-The Race Card. I'm hesitant to bring this up, but I will. Several have already noted that E Street Band member Clarence Clemons is the only African-American inductee, and aside from the Hispanic Linda Ronstadt, it's a Caucasian class. One reason I didn't want to bring it up is because last year half the inductees were Black, so that really should've shut them all up. But it won't, and nothing ever will. Another reason is because rap's place is certain in the Hall. N.W.A. and LL Cool J are each an eventual inevitability. So are 2Pac, the Notorious B.I.G., Jay-Z, Kanye West, and Puff Daddy (whatever name they induct him under). Nevertheless I bring it up because when the current inductees vote, they vote for the acts that they like best and influenced them. Metallica put out a list of metal and prog acts that they champion for induction. One member of Rush disclosed his vote of pretty much all the "classic rock" acts on the ballot. And KISS frontman Gene Simmons once dissed the Hall in favor of a myopic, cult-of-the-guitar definition of rock 'n' roll. These inductees are going to continue to vote for fellow hard-rock acts, which means more votes for "rock", and fewer votes for R&B acts. The Hall may indeed get Whiter as we go, through no sinister Klan-like motives, but simply the free market forces of personal preference kicking in. It's nobody's fault, except maybe the NomCom, who puts out the list to choose from each year.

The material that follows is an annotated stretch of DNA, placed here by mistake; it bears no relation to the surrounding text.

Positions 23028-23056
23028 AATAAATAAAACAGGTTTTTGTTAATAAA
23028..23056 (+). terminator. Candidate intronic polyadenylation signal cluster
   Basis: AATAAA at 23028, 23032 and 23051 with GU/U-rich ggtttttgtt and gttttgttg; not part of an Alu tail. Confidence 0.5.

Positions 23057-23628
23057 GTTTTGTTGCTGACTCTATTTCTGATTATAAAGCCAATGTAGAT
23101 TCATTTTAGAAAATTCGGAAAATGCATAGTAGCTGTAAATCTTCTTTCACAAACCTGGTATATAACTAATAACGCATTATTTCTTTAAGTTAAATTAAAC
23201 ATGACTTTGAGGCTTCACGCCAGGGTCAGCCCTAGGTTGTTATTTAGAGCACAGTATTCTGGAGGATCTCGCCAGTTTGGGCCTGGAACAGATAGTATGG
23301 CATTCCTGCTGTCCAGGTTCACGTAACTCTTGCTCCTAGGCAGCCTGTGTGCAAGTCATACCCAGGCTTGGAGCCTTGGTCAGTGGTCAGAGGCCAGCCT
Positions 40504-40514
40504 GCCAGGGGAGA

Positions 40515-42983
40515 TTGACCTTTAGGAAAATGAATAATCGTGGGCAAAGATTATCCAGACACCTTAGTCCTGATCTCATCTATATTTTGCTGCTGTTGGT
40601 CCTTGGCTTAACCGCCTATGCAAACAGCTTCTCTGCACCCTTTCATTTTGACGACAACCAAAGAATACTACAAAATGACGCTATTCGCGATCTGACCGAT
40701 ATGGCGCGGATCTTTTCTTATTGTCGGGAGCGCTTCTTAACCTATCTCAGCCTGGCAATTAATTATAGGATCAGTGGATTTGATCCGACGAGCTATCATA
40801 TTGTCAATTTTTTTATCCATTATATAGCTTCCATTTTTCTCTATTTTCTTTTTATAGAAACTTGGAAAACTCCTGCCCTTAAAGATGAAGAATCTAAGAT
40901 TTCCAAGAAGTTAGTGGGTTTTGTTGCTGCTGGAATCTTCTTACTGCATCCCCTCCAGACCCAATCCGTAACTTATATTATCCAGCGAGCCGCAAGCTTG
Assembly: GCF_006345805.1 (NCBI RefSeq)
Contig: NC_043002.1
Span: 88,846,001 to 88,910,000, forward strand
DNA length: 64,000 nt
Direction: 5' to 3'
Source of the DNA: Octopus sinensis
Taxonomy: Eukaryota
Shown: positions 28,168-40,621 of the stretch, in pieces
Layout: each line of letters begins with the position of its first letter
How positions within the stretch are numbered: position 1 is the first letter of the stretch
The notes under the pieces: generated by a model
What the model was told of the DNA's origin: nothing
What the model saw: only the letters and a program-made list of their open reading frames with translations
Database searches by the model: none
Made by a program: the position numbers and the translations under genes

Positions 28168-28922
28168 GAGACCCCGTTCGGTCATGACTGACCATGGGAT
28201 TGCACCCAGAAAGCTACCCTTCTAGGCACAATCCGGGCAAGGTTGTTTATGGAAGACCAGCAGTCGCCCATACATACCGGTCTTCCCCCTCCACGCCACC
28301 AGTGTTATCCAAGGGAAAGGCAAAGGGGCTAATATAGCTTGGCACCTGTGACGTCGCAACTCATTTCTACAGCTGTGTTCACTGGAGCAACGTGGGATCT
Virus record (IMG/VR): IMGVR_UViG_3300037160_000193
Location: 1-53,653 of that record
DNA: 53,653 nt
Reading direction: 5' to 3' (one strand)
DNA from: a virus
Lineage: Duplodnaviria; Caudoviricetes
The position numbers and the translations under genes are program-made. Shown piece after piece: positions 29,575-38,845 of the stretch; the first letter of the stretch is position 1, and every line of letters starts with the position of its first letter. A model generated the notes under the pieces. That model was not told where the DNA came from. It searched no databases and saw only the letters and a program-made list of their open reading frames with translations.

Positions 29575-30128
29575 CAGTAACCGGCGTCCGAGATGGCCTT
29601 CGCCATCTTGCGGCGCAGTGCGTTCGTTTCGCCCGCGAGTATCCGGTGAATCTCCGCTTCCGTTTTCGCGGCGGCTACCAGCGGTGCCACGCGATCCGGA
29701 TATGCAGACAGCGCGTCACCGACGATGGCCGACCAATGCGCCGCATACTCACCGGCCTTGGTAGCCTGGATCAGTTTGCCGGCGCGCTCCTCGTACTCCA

With that in mind, it's not a bad class overall. I'll mostly look forward to the induction ceremonies and be ready for all this again in ten months. In the meantime, Merry Christmas to all.